Driving a 3-axis TTL stepper mounted router

From: Dan Lyke 
Friend has a router mounted in a 3 axis table, with enough circuitry to
drive steppers from TTL inputs. He was writing his own software to
drive this thing.

Friend is kind of a neat freak and doesn't like how much sawdust it
generates in his garage. I have graciously offered my workshop.

What I'd like is the quickest easiest toolchain possible to drive this
thing from Linux.

I note that Inkscape has a bunch of plug-ins which can generate gcode

So I *think* that what I need is something that'll either give me a USB
parallel port, or take USB in in a way that I can feed it gcode, and
that'll give out TTL pulses.

Right now the leading choice seems to be installing

=============================================================== From: Jason Brown ------------------------------------------------------ I have a little experience. At Chatt*lab we have a 4'x8' CNC router doing exactly that. There are a LOT of ways to get to where you want. A lot of it depends on the size of your machine, final goals, and what hardware you already have. It sounds like you already have stepper drivers and a power supply so you just need to interpret g-code into stepper pulses. It is a BIT more complicated than that if you want any decent performance though, acceleration, home switches, soft and hard limit switches, tool offset calculations, etc etc. I recommend LinuxCNC to get started, you probably have something lying around that will work: If you want to control directly from a PC: Forget using USB to parallel ports, there is too much latency. Driving steppers needs precise timing and a real-time kernel in Linux or Windows XP. Use a real parallel port. There are still pci is pci-e parallel cards available. Laptops have issues due to their power saving functions. Get a parallel port breakout board for your wiring. I use this one and like it a lot: http://www.ebay.com/itm/USB-5-Axis-CNC-Breakout-Board-Interface-Adapter-For-Stepper-Motor-Driver-/321133023129 It says USB, that is just for power.... The Linux Way: (What I am doing). LinuxCNC: http://www.linuxcnc.org/ http://wiki.linuxcnc.org/cgi-bin/wiki.pl?LinuxCNCKnowledgeBase The Windows way: (More costly of course) Mach3: (Good software, trial version is great for small parts and testing but is limited to 500 lines of g-code.) http://www.machsupport.com/software/mach3/ If you want to use a dedicated driver board I hear the grbl stuff is great, but I have not had a chance to try it out yet. For experimentation, the LinuxCNC route is more flexible, but more complicated. For a production unit or something I were selling, I would go with something grbl based. . Recently one of the developers / inventors of some nice grbl based hardware visited Chatt*Lab and we discussed his products at length. https://www.synthetos.com/ I plan to buy a couple for experimentation with a small CNC mill and lathe soon. I'm happy to discuss further, or show you the stuff I have running down at the lab sometime. -- Jason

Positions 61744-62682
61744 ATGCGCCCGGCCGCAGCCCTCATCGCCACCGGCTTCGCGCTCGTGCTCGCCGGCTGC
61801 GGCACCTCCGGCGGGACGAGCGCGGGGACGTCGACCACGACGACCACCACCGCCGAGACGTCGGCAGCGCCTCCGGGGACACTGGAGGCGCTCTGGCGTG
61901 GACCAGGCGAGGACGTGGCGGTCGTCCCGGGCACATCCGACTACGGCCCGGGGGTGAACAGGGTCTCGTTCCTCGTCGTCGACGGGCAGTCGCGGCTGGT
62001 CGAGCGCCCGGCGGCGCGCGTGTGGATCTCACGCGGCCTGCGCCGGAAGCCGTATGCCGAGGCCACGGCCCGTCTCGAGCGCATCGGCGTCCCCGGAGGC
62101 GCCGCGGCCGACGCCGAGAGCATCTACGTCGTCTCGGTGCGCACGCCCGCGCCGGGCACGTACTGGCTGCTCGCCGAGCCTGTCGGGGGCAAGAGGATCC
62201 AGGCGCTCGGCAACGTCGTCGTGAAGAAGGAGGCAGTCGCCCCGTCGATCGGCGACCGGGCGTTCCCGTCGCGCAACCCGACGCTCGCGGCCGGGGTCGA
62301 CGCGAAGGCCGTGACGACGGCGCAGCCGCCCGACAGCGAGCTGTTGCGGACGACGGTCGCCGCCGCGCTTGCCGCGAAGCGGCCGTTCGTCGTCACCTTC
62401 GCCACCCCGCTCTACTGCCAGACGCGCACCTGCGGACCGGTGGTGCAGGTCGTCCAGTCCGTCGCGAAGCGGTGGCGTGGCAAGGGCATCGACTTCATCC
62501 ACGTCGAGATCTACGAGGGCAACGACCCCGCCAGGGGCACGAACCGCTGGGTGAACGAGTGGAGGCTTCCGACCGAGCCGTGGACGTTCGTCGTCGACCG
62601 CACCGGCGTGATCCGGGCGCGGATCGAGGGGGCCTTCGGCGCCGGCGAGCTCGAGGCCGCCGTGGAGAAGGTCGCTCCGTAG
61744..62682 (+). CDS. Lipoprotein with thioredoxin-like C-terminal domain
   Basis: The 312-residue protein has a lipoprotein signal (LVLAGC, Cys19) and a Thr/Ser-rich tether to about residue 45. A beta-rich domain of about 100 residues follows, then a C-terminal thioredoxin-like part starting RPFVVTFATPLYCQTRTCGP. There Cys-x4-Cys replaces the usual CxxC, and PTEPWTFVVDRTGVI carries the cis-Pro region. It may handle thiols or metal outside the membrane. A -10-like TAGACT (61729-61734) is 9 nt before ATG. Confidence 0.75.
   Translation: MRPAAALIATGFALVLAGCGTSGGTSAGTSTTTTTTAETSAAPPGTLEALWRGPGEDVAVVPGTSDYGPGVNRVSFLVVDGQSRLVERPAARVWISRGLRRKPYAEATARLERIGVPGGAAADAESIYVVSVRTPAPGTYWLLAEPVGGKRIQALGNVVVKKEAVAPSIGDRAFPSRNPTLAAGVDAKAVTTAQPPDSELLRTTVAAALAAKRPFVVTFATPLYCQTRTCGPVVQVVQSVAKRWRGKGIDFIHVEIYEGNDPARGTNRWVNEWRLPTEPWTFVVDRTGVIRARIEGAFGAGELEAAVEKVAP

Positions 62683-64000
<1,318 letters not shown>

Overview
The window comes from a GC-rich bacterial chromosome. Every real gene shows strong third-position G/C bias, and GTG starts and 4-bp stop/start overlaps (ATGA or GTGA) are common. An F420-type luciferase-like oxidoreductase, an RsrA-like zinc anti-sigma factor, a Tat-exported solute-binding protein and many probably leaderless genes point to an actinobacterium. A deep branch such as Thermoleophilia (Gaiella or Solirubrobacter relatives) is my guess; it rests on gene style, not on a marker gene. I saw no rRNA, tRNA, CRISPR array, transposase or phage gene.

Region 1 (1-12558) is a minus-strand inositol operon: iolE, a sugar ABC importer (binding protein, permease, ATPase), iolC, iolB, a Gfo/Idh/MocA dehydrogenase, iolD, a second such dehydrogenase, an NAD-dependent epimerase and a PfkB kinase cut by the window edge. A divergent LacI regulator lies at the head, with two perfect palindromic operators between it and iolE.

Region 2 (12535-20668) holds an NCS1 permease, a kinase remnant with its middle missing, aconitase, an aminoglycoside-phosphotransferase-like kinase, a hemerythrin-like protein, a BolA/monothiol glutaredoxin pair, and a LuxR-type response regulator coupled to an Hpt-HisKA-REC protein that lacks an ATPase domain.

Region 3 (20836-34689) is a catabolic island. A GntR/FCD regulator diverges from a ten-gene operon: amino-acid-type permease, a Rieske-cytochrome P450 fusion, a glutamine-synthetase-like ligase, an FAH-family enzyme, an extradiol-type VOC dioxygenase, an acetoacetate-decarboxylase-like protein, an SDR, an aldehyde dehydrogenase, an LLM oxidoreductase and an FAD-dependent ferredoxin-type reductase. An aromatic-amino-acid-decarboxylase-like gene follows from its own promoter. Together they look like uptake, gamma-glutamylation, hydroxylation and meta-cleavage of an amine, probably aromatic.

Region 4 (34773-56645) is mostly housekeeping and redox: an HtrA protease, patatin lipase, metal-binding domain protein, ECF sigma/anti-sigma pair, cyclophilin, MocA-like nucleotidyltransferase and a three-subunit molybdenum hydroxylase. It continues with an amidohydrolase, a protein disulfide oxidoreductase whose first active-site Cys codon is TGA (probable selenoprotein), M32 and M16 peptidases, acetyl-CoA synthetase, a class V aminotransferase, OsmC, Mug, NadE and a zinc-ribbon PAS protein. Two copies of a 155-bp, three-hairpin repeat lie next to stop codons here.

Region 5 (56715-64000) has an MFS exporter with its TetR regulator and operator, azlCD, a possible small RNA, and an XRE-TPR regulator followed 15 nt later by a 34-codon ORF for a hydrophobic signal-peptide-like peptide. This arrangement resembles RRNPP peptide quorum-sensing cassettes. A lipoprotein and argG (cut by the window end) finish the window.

=============================================================== From: Benjamin Stewart ------------------------------------------------------ The RepRap stuff feeds an Gcode to an Arduino via USB, but that software may be too specialized to easily retool for a CnC machine - I don't know. There are lots of different flavors of arduino firmware, and PC host software, though, so those might be worth checking out. I have no idea whether the RepRap firmwares use TTL on the back side, though. My knowledge just comes from having used the stock software a little. Good luck!

=============================================================== From: Dan Lyke ------------------------------------------------------ On Mon, 18 Nov 2013 16:54:22 -0500 Jason Brown wrote: I think this one's got an active area about 18"x36". So a bit smaller. He's got the driver boards to send TTL pulses to, and limit switches on the platform. I think he's been using an Arduino (or a homebrew one, we're both Atmel hackers), but I also think he's re-inventing the motion control wheel, and I just want something that works. Yeah, I'm becoming a bigger and bigger fan of "if it needs timing that precise, give it a separate processor". I think I'll head towards grbl. So I guess the rest of the question is about generating gcode, and it sounds like just starting with Inkscape and learning is the right way to go. Might have to learn something that has real dimensioning at some point... Love to, but I'm in Northern California and don't get back to 'nooga that often. Could happen, though... Dan

=============================================================== From: Jason Brown ------------------------------------------------------ I agree, for the machines I have been working on I keep changing around the hardware and re-wiring, so for now the ease of configuring a Linux machine wins, eventually a nice dedicated controller is quite attractive though. I use a Rambo board on my 3D printer and it works quite well. I hear great things about this: https://github.com/synthetos/TinyG The hardware has all the stepper drivers on board, but I am sure the code could be easily adapted to drive external stepper controllers. Especially if you are already an Atmel guy. Gcode converters exist for just about any input format. Here are some good ones: http://wiki.linuxcnc.org/cgi-bin/wiki.pl?Simple

=============================================================== From: Jason Brown ------------------------------------------------------ And I forgot, a recent development in CNC news is BlenderCAM for gcode generation: http://blendercam.blogspot.com/p/documentation.html If you are already a Blender person, it might be useful. --Jason